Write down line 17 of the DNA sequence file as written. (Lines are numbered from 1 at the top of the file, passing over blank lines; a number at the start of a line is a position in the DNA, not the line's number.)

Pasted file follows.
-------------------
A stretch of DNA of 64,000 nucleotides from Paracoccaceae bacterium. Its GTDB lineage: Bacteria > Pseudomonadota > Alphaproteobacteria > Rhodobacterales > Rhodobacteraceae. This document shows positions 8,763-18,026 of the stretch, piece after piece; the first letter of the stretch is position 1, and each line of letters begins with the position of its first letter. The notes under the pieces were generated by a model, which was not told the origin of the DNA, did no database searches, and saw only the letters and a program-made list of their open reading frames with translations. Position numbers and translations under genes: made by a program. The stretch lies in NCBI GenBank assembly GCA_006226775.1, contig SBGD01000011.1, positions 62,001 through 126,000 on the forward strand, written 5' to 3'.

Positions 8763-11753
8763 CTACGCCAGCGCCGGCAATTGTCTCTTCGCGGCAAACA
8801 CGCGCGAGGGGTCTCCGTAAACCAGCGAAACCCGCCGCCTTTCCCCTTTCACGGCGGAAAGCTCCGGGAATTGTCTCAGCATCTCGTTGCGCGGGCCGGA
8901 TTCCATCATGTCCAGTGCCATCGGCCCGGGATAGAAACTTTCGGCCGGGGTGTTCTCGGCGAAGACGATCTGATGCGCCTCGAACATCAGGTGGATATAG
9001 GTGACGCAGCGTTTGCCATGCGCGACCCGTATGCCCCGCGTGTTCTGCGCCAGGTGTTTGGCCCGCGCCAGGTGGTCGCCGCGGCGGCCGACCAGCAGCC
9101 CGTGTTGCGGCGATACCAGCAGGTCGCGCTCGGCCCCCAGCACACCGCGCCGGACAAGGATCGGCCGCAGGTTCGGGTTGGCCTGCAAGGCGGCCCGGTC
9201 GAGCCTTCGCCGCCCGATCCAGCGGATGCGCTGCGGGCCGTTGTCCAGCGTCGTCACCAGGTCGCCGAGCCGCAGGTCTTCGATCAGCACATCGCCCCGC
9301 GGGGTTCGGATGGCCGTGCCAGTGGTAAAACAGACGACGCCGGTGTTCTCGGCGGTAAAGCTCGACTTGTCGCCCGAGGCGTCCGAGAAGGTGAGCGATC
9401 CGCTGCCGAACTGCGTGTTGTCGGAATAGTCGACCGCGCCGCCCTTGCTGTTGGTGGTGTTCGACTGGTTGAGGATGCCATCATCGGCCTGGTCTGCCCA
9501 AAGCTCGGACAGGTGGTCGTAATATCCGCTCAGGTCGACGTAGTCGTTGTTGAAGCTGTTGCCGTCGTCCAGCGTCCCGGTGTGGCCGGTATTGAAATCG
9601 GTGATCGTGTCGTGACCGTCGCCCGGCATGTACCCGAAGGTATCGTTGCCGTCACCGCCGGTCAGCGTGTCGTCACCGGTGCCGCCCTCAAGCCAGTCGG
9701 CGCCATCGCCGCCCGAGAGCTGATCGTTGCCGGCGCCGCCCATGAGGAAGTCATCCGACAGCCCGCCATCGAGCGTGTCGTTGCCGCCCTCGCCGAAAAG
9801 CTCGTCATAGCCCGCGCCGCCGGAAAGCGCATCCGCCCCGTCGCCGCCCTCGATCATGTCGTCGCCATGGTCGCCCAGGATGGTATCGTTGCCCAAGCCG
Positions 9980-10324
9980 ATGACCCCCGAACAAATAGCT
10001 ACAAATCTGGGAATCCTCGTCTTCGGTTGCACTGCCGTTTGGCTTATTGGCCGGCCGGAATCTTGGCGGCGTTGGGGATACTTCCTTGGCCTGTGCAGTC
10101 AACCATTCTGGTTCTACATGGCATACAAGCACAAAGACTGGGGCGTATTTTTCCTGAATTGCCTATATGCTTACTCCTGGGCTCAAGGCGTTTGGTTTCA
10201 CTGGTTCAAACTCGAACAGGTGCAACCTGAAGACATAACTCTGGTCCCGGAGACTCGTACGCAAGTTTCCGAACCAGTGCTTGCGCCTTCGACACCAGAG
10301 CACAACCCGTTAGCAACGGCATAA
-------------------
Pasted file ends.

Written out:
10001 ACAAATCTGGGAATCCTCGTCTTCGGTTGCACTGCCGTTTGGCTTATTGGCCGGCCGGAATCTTGGCGGCGTTGGGGATACTTCCTTGGCCTGTGCAGTC